With this image by Rodriguez, In my opinion it was right for him to be stripped of his title of the wolf image. By using a tame wolf and baiting it, you know exactly where the wolf will be go and you can set up accordingly to get the shot. Any decent photographer with the right connections to a tame wolf could do it, but to create that image in the wild would take time, knowledge, patience and an understanding of the wolf’s habits etc, not only does the image then impress but it also gains recognition for the photographer who will be acknowledged for the complexity and achievement in getting the image naturally. Wildlife photography has a reputation of being a hard area to work in because of the environment and nature of the subject matter so by tricking the viewer with a image thats is staged it's cheating the hard working purists out there. If stated its set up then thats fine but don’t try and pass it off as nature and authentic when it is clearly not.
Yet, in wildlife film documentary i think it is acceptable to create staged set ups to document natures if its to dangerous for humans to film in the wild or if filming will endanger the subject. Explaining this process and why it has been done is also very important to allow the viewer to understand the complexity of the nature world and our limitations as human beings and film makers within the natural world environment, this then sets a standard and president for all who may possibly follow into the natural history industry or as a general interest.
In my practice I’ve been recording the winter scenes in the Apple Orchard. I went out on a shoot on Sunday, I initially looked around the environment to familiarise myself with the orchard again, it’s been over 3 years since i was living and working at Iford Manor. I used to spend the evenings sitting beside the orchard taking in the warm evening light. The light at Iford is very special many have commented. Maybe it’s the place the light shines through which is special, not the light. On this mid winters January day it was a grey, drizzling and cold. The place was very quite, only the crowing pheasant could be heard loudly above other winter birds. Iford Manor is closed to the pubic at this time of year so i had the place to myself. A quick visit to Jane, a friend of mine and the current housekeeper to borrow a plastic bag to cover the camera with as i forgot to re pack the previous one I had used. Being an outdoor photography i’ve learnt to adapt with the weather, dress for the occasion and that includes dressing the camera. I had forgotten to re pack the plastic bag, high tech gadgetry at use here. With a plastic bag covering the camera, i was off to the orchard to see what was about. This was the first visit for this project, as i have changed location from when i handed in my research project proposal.
The weather was not pleasant, it is winter after all. I need to embrace this, this is after all what i want to depict, A year in the life of an orchard, including good and the bad weather. At a quick glance it all looks a bit barren, at the moment the trees are in hibernation mode, shutting down for the winter, not many flowers or leaves. I’m currently reading a book about how trees communicate with each other, I've only just started this but its about how trees communicate with each other. Yes, apparently they talk to each other. Well, i’ll let you know as i read about how they do this. As i’m standing in the orchard i get to pondering about the trees and they're communicating. What are they talking about? Are they discussing how the weather is this time of year?, or how big their crops were last year? Having a joyful banter about who’s crop will be the best this year? Well, maybe thats a children’s book in the making right there….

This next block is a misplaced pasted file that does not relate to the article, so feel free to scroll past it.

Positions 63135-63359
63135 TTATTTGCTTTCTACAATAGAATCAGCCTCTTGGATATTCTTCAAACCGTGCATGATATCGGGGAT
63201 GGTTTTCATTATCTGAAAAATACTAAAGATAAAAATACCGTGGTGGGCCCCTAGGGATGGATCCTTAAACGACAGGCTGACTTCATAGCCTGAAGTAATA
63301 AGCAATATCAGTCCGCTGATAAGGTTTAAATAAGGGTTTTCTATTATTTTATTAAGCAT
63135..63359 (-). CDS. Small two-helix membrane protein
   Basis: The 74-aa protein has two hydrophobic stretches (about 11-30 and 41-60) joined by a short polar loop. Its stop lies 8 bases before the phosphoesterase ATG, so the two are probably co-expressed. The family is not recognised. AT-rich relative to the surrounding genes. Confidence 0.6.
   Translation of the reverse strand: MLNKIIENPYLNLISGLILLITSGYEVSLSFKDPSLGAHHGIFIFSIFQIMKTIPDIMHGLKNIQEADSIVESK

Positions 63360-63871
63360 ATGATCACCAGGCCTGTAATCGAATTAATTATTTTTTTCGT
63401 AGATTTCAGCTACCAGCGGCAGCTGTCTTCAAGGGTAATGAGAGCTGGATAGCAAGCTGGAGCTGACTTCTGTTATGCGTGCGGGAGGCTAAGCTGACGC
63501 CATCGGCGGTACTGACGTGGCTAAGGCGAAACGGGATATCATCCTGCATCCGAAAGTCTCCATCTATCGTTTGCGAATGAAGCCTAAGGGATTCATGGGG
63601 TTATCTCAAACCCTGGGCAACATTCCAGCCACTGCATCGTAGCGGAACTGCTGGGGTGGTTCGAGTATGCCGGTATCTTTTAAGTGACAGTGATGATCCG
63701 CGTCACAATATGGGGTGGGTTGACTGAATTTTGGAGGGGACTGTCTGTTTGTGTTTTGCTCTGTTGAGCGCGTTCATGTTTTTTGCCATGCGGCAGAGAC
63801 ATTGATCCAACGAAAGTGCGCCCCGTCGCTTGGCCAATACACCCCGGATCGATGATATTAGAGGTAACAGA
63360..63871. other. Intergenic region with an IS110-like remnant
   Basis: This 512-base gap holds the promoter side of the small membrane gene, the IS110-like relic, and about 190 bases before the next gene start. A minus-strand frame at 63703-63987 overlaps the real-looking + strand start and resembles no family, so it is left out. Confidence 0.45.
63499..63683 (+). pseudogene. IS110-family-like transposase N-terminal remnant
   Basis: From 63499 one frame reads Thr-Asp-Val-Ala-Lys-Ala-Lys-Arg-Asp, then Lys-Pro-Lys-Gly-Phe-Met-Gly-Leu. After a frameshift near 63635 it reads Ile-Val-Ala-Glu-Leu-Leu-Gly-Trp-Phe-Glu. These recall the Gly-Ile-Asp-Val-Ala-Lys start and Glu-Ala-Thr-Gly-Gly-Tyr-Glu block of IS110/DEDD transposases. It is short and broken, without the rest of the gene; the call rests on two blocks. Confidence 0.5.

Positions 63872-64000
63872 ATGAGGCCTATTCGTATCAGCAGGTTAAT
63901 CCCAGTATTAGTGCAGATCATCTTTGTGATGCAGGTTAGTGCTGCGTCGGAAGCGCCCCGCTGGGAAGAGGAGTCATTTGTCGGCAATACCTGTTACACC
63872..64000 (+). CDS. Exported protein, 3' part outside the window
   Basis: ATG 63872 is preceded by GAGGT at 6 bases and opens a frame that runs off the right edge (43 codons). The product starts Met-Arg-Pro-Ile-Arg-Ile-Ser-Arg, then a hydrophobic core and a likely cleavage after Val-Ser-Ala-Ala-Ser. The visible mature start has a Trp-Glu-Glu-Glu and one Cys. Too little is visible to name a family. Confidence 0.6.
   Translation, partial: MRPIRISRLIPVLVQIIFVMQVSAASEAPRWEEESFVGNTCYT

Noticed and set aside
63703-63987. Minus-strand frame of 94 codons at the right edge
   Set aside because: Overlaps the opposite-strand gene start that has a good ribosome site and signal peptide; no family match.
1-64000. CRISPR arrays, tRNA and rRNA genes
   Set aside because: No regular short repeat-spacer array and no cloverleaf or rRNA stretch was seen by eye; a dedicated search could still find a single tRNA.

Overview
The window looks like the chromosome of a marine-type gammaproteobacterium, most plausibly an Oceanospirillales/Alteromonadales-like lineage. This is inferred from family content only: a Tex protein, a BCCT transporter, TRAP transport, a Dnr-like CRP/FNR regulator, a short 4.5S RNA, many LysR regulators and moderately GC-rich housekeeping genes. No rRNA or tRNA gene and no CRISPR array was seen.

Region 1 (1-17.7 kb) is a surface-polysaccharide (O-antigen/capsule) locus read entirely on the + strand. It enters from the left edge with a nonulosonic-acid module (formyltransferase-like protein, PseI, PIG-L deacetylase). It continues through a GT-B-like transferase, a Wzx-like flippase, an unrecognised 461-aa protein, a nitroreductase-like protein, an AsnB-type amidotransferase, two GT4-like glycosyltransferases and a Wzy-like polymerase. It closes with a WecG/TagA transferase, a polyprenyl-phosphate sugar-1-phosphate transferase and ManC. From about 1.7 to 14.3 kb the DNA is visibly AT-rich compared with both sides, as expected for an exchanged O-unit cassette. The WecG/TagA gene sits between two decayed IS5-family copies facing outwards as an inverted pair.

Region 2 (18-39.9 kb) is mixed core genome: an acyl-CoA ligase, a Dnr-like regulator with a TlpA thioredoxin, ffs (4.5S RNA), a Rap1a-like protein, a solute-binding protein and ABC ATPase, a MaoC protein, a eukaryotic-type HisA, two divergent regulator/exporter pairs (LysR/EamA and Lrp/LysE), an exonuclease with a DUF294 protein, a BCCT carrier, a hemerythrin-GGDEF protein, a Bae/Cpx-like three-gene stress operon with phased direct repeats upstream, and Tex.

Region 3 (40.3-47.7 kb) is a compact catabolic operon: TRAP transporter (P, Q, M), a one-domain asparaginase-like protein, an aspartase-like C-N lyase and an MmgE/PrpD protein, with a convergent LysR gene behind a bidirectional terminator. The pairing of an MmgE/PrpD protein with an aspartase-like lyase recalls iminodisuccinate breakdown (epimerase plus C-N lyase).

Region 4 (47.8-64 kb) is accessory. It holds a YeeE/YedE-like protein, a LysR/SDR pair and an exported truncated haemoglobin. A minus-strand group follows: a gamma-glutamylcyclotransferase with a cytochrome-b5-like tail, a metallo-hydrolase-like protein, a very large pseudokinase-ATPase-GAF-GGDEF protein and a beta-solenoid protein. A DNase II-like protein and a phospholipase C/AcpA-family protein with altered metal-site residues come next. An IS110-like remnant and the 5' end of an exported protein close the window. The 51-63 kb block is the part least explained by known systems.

As i wonder around i look at the space and then go further into it. I always do this, look into the big landscape as a whole then slowly, slowly go further into it, getting closer to finding the details within the landscape and the environment i’m studying. I find this requires a slowing down process, emptying the mind of everything and just being present in the moment and the space around me, a sort of meditation, becoming mindful about the surrounding area. I’m reading a book called ‘Becoming nature’ learning the language of Wild Animals and plants by Tamarack Song. This is about how we as humans have lost touch with nature and how we can rebuild that connection, again this will feed into my project as i feel it fits. I feel i need to understand nature and the subject matter i’m photographing to enable me to become a better photographer of the subject not only through the theory we are being taught on this degree about photography, but we as photographers need to know and understand our subject matter especially in wildlife and nature photography.
If i’m photographing a habitat for a field guide then the image needs to be a true depiction of the species as people will be trying to identify species in the field along side written detailed text showing different elements to allow correct identification, this is very important when dealing with for example fungi, there are 5.1 million fungi species, some of which are highly poisonous if consumed by humans and one mushroom can look very similar to another mushroom that isn’t poisonous, so great care and skill is needed to correctly identify the right fungi. True depiction of the subject matter is crucial in these areas of science that use photography.